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Nah, There’s No Mainstream Media Bias! But Why Is Fox Almost The Only News Source Reporting This Story?

This seems such egregious negligence by the mainstream media that it’s almost defiant.

Records from the Justice Department show that at least several dozen phones belonging to members of Mueller’s Russian collusion investigation team were wiped of information. The reasons are supposedly forgotten passcodes,  screen damage, loss of the devices and other explanations, including intentional deletion. All of this occurred before the Justice Department inspector general’s office could review the devices and, obviously, the information they contained.

Hey, what’s newsworthy about that? When I first read about this  days ago, I assumed it would be a major scandal. The mainstream media didn’t even treat it as news. Leaving the reporting to Fox, the story is now pigeonholed as a right wing conspiracy theory. But it’s not a theory! Destroying evidence is a crime, and a lot of evidence related to the investigation was destroyed. Why? Shouldn’t all legitimate news sources be asking why? Continue reading

Ethics Quote Of The Month: Andrew McCarthy, And The Integrity Test It Presents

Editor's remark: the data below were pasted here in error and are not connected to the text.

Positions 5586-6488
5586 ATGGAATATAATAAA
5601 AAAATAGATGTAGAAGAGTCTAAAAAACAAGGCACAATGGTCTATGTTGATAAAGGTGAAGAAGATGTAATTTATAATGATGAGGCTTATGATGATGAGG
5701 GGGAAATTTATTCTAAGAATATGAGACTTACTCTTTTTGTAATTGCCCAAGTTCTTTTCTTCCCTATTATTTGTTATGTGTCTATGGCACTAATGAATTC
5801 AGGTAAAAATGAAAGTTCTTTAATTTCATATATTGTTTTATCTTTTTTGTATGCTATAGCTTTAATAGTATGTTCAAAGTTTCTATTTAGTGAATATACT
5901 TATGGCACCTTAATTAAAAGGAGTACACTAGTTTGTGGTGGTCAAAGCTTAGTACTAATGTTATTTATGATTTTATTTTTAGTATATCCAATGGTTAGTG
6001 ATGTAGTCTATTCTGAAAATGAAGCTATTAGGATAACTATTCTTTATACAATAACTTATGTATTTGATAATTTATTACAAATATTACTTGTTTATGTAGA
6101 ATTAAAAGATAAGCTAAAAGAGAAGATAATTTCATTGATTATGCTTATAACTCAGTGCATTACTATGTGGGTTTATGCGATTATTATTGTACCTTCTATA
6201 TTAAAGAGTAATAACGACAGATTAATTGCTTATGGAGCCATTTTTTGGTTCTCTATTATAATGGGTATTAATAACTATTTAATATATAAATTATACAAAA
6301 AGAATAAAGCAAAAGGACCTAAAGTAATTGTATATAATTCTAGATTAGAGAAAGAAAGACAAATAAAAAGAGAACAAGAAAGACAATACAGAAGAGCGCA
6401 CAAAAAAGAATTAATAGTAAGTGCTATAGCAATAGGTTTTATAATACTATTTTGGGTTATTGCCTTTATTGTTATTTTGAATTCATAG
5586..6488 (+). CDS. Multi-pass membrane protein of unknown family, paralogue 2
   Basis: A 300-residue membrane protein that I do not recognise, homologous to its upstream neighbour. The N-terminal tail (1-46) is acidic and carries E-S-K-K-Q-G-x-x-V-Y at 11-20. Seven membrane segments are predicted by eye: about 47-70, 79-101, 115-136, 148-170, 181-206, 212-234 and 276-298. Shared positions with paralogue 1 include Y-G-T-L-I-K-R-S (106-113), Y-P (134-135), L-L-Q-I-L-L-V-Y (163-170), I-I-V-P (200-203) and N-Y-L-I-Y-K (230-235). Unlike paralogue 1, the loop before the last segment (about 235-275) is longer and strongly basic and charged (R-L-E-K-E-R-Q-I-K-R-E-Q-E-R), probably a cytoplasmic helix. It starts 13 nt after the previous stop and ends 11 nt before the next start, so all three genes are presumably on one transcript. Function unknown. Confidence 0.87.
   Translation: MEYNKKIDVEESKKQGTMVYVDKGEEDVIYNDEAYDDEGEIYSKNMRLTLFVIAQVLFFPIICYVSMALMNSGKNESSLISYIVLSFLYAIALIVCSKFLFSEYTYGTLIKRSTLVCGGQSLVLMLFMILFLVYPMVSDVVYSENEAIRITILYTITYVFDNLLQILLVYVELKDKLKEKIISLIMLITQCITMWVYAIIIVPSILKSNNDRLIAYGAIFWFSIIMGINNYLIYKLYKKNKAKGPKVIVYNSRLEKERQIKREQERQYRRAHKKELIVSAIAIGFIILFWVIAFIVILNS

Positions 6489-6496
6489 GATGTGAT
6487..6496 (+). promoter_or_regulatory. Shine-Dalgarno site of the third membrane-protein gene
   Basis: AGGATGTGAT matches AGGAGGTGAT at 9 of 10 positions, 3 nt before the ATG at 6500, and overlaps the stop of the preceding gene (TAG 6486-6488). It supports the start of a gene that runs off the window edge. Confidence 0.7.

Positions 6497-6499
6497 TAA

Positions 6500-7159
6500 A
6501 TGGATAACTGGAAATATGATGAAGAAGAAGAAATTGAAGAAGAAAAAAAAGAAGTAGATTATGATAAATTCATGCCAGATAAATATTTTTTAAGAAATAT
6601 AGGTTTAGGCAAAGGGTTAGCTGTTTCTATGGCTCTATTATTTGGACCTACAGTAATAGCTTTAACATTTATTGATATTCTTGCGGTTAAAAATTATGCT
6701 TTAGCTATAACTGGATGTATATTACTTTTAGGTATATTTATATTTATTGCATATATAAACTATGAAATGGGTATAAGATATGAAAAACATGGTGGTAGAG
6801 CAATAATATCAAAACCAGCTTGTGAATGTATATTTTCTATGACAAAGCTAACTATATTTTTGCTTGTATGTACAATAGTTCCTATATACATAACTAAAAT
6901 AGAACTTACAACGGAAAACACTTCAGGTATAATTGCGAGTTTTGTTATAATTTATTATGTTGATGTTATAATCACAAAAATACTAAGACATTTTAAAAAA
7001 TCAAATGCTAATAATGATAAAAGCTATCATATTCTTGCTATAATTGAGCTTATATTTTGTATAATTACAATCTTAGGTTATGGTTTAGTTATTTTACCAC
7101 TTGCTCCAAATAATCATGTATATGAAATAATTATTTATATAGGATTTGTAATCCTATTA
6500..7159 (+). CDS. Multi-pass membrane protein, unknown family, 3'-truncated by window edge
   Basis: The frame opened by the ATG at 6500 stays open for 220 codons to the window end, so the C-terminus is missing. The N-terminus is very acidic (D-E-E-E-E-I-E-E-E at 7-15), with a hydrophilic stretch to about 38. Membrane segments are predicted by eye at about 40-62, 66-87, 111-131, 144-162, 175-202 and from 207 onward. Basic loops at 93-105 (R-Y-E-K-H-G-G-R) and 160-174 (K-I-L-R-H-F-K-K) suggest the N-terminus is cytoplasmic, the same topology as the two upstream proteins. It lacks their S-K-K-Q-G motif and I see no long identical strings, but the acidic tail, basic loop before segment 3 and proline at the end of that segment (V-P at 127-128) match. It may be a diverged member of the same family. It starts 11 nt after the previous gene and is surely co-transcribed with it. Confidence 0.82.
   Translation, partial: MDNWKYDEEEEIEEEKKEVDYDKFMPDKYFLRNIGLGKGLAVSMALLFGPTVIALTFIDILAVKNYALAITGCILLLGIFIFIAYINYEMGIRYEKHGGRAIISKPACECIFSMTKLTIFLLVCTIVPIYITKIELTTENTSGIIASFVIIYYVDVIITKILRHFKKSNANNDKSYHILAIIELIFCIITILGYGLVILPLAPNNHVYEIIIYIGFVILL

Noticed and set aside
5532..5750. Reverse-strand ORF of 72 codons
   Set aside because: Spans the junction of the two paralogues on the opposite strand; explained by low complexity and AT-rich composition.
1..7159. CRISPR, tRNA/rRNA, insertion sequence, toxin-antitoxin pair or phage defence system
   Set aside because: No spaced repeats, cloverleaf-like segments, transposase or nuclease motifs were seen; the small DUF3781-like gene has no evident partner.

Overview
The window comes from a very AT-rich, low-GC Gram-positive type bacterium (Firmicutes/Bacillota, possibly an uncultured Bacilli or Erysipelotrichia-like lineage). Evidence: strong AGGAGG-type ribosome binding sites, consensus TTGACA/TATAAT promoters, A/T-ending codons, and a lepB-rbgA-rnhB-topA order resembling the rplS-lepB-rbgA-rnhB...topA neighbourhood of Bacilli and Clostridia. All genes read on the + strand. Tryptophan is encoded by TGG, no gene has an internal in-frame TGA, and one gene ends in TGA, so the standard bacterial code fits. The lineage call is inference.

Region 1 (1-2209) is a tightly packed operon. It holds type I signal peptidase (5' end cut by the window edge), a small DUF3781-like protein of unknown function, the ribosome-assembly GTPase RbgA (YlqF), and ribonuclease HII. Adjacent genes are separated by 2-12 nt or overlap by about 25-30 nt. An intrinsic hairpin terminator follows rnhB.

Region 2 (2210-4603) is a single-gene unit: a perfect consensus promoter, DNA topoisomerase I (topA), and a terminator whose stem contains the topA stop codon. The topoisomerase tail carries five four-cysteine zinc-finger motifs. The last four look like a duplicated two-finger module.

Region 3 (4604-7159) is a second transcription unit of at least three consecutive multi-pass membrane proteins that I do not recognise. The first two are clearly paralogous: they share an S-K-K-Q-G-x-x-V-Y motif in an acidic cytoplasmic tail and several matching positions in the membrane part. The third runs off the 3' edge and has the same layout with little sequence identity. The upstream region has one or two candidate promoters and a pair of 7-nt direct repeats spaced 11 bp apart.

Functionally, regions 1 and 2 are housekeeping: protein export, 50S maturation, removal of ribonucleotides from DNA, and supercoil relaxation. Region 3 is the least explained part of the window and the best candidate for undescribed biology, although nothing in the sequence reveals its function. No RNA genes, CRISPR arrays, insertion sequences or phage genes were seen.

“The Obama administration and the FBI knew that it was they who were meddling in a presidential campaign — using executive intelligence powers to monitor the president’s political opposition. This, they also knew, would rightly be regarded as a scandalous abuse of power if it ever became public. There was no rational or good-faith evidentiary basis to believe that Trump was in a criminal conspiracy with the Kremlin or that he’d had any role in Russian intelligence’s suspected hacking of Democratic Party email accounts…To believe Trump was unfit for the presidency on temperamental or policy grounds was a perfectly reasonable position for Obama officials to take — though an irrelevant one, since it’s up to the voters to decide who is suitable. But to claim to suspect that Trump was in a cyberespionage conspiracy with the Kremlin was inane . . . except as a subterfuge to conduct political spying, which Obama officials well knew was an abuse of power. So they concealed it.”

Former U.S. Attorney Andrew McCarthy in the National Review

McCarthy isn’t just giving an opinion here; he’s analyzing evidence as the skilled prosecutor he is. As McCarthy explains, he’s basing his conclusion on recently unclassified documents, and they are incriminating.

McCarthy concludes, after excellent background,

But this much we know: In the stretch run of the 2016 campaign, President Obama authorized his administration’s investigative agencies to monitor his party’s opponent in the presidential election, on the pretext that Donald Trump was a clandestine agent of Russia. Realizing this was a gravely serious allegation for which there was laughably insufficient predication, administration officials kept Trump’s name off the investigative files. That way, they could deny that they were doing what they did. Then they did it . . . and denied it.

The information McCarthy relies upon and its clear implications create integrity tests, or will very soon, for many individuals and institutions. Continue reading

“Now What?” #2, But No Quiz. Just NOW WHAT?